Temporary fillings falling out: new dentist needed?
June 9, 2021 7:35 PM   Subscribe

I recently moved to a new town. A section of one of my upper molars fell out last week. I went to the first dentist that had an appointment the next day. They took a cast, and we made an appointment to have an inlay fitted a few weeks from now. In the meantime, they put in a temporary filling. A few hours later, the temporary filling fell out. I went back the next day and a different dentist put a new one in. Flash forward a week, and the second temporary filling just fell out.

I don't have any experience with this, so I need some insight. Is it normal for temporary fillings to fall out this often? Or is it a mark of bad workmanship, and a sign that I should find a new dentist?
posted by ectopus to Health & Fitness (6 answers total) 1 user marked this as a favorite
When my dentist put a temporary filling in she anticipated it might fall out. "If it falls out, call us and we'll just redo it so you have that filling until you get the permanent." It seemed very casual, that it wouldn't be a surprise for that to happen. It did end up falling out the day before my permanent appointment. IDK about twice, but at least once was extremely routine.
posted by Emmy Rae at 8:13 PM on June 9

Unfortunately it is very common for temporary fillings or crowns to fall out. This probably isn’t related to your dentist’s skill so not something a new dentist could fix. You can get over the counter kits if you can’t make it back to the dentist immediately.
posted by scantee at 4:33 AM on June 10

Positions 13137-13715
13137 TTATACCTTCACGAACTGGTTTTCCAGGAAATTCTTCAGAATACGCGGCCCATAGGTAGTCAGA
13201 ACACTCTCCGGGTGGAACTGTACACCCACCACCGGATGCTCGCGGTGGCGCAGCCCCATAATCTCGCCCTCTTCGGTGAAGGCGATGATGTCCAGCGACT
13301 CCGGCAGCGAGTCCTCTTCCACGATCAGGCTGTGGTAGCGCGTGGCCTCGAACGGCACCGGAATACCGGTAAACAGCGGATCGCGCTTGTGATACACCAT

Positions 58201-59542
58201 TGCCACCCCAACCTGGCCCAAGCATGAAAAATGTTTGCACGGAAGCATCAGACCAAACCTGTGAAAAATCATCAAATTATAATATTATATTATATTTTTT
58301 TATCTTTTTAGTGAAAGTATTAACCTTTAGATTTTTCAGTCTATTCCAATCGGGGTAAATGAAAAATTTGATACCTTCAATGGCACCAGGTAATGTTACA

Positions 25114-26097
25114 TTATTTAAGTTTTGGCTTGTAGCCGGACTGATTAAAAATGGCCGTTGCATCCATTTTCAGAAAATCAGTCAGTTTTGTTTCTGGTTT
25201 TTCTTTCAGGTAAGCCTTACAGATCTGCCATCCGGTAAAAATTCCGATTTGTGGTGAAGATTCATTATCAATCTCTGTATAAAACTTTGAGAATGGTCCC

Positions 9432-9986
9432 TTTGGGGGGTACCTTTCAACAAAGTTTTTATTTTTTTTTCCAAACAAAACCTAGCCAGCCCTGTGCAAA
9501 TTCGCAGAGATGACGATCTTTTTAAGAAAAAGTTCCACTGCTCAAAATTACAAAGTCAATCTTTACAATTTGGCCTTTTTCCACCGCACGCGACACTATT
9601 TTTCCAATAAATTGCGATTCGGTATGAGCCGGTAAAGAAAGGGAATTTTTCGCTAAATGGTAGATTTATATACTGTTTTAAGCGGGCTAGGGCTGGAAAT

From conversation with my dentist during The Year I Had So Many Crowns Done, my sense is that it's pretty common in general. I recall with one particular situation there was something specific about the size/position of that filling that made her tell me that one in particular might be more likely to come out.

She did warn me not to try to jam it back in there with superglue which I guess is a thing people try. So uh, if you didn't get that warning, don't superglue your teeth.
posted by Stacey at 6:08 AM on June 10 [1 favorite]

They're called temporary for a reason. they've got to be easy to remove again when the permanent restoration is placed, and the material that holds them in has to be easy to remove as well.
for an inlay you should be able to just get some temp material at the pharmacy that you can place yourself and it should suffice.
posted by OHenryPacey at 7:19 AM on June 10

Preps for lab-fabricated inlays cannot have undercuts so any provisional (i.e. "temporary") placed with a provisional cement is going to be prone to dislodging. It's annoying for both the patient and dentist, but it's just how it is sometimes. It doesn't necessarily reflect a lack of skill or quality.
posted by drstrangelove at 8:36 AM on June 10

Temporary fillings are made of softer materials that can deform more easily. They rarely last more than 4 weeks. There is minimal prep of the surface involved, as the dentist should have a more permanent one ready by the time you lose the temporary.

How long they last also depends on your body chemistry, overall mouth health, types of food you eat, and if you tongue the filling a lot.

MAYBE try NOT to chew with the side of the teeth with the temp filling, and keep your tongue away from it.

It's PROBABLY not the skill of the dentist, in this case.
posted by kschang at 1:07 PM on June 10

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